International Women’s Day 2021
This is the first blog released on my very own Instagram account - much excitement!
It’s hard to believe this little venture started nearly 2 years ago...time certainly does fly when you’re having fun. Or trying to start a business. Let’s say that’s the same thing :-)
Today is International Women’s Day, which is something very close to my heart. Brace yourself - I’m going to say this out loud and proud:
I am a Feminist.
Yes. That F word.
Yikes! That word has become such a loaded weapon, used as a missile and to justify quite a lot. So let me declare what I identify with being a Feminist: to seek equality among genders, for the betterment of all so that no person has to feel inferior or denied of an opportunity based on whatever body and mind they happen to be born into.
I was born a heterosexual female, so that team was predetermined for me before I entered this earth. My life’s experiences have been as such and I have grown up identifying with this mainstream camp. It’s been a fairly easy life all in, and I’m very happy with my lot. So this is not a moan or an agenda to get back at Men.
Rather, I seek to address gender inequality in The Establishment.
Image from The Establishment and How They Get Away With It by Owen Jones
While I have enjoyed many privileges and travelled far, I have found that the playing field is not even and continues to be male-dominated in a lot of areas. Not only in the big hitters of company executives and political and community leaders, but in the smaller, subtle, everyday framework of life.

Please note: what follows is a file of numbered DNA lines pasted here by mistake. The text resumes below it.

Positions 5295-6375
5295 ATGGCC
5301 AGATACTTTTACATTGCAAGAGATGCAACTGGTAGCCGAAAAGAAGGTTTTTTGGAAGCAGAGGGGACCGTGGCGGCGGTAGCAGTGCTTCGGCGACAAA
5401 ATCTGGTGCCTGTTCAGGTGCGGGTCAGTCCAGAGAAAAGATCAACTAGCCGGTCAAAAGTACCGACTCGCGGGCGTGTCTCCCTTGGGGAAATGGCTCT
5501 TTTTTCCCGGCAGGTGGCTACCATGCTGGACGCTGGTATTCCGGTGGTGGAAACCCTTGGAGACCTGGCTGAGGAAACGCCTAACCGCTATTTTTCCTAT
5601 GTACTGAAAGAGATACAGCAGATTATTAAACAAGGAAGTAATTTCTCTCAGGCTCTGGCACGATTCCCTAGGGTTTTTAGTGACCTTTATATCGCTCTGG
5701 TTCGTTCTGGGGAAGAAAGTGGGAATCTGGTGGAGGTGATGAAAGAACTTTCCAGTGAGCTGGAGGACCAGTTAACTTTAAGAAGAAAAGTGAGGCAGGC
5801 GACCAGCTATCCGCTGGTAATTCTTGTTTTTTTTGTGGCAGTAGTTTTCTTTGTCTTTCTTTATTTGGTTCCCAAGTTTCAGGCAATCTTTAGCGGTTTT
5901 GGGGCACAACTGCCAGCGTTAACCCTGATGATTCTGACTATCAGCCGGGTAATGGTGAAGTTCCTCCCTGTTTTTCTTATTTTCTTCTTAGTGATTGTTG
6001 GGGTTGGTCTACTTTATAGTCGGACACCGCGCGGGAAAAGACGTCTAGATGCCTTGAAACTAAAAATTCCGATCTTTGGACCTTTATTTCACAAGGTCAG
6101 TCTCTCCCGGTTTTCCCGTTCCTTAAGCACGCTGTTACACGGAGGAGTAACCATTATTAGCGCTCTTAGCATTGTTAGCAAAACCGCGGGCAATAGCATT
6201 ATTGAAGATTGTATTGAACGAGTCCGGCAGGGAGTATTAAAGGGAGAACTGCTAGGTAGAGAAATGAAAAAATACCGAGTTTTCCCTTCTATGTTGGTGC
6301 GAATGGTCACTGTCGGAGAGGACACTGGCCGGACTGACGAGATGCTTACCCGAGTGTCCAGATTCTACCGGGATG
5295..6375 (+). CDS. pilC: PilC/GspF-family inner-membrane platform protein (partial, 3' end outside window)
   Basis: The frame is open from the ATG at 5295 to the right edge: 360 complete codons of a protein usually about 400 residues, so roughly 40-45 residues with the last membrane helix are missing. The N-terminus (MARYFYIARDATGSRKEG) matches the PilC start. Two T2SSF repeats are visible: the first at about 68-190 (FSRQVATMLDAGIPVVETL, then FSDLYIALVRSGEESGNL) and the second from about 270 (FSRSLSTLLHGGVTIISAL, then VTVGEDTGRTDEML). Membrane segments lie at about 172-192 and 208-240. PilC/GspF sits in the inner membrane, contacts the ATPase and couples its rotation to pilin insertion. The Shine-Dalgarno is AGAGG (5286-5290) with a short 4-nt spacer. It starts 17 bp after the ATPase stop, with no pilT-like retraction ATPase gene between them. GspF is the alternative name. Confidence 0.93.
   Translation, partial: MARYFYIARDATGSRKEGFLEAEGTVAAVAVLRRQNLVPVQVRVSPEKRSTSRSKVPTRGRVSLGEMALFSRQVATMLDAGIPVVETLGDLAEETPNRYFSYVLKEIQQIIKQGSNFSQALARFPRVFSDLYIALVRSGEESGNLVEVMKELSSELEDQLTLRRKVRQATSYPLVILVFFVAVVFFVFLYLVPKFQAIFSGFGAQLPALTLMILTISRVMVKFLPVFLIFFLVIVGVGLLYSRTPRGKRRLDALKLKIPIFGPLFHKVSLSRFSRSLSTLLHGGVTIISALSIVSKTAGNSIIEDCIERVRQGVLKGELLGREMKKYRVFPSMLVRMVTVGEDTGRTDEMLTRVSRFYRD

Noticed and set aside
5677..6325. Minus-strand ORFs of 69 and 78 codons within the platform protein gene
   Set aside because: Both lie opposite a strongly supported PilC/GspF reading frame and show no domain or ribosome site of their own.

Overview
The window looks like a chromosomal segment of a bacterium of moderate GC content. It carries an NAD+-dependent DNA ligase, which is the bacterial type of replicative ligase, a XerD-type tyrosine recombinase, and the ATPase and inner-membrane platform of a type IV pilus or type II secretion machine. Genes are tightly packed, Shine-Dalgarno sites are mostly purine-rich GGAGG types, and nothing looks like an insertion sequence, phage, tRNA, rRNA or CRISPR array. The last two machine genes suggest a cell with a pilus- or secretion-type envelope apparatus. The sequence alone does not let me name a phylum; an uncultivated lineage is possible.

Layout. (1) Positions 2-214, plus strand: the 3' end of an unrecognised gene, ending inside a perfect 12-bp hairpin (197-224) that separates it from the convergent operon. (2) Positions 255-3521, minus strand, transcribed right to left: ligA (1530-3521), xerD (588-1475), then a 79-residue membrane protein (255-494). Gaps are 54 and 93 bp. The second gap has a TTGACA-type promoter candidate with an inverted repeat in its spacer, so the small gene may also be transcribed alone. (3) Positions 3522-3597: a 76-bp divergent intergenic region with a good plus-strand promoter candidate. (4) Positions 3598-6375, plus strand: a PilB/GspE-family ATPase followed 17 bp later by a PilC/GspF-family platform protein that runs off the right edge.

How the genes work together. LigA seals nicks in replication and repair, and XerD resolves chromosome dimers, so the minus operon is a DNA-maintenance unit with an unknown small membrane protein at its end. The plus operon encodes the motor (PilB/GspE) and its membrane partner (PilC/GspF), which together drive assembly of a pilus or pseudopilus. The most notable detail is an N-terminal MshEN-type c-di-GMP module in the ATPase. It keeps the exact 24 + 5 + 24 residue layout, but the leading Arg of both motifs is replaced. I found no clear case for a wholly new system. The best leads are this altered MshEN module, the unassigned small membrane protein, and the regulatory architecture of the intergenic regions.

I have worked as a professional in a high-powered firm, and I have been a Stay-At-Home-Mum volunteering in community groups (did anyone mention sandwiches? Put me down for a loaf of chicken salad). And of late, I am an entrepreneur setting up a social enterprise to celebrate creativity as a way to bring people together & create positive mental wellbeing, to empower artists and to use our profits to empower women.
---> and there it is. The Feminist bent to the agenda.
I’ve heard a fair bit of talk about encouraging females to start their own business, but talking the talk and walking the walk are two very different things.
I would love to see more discussion and awareness of what a working mother is. For me, I have had to learn how to manage a household of children while embarking on an unknown and unchartered path, which has been a huge personal challenge to me. I have had to learn to work in the unknown, committing to opportunities when unsure of how they will marry with managing kids and household. I’ve had to face the promise of a pay check at some point in the future when the venture becomes profitable, with huge leaps of faith that the venture will be capable of repaying its loans as they become due. This is all anathema to my organised nature where I like to anticipate and quantify each day and each commitment.
Now I’m going to have to delve into generalising here, so I apologise in advance for any offence I cause to the exceptions here - and I salute you for not falling into a stereotype. But in general, men tend to be able to focus more on work and filter out any noise at the edges. They also tend to be macro-managers, and so they don’t overthink the delegation of child-minding. This all makes for a dedicated worker focused for the large part of the day on their job.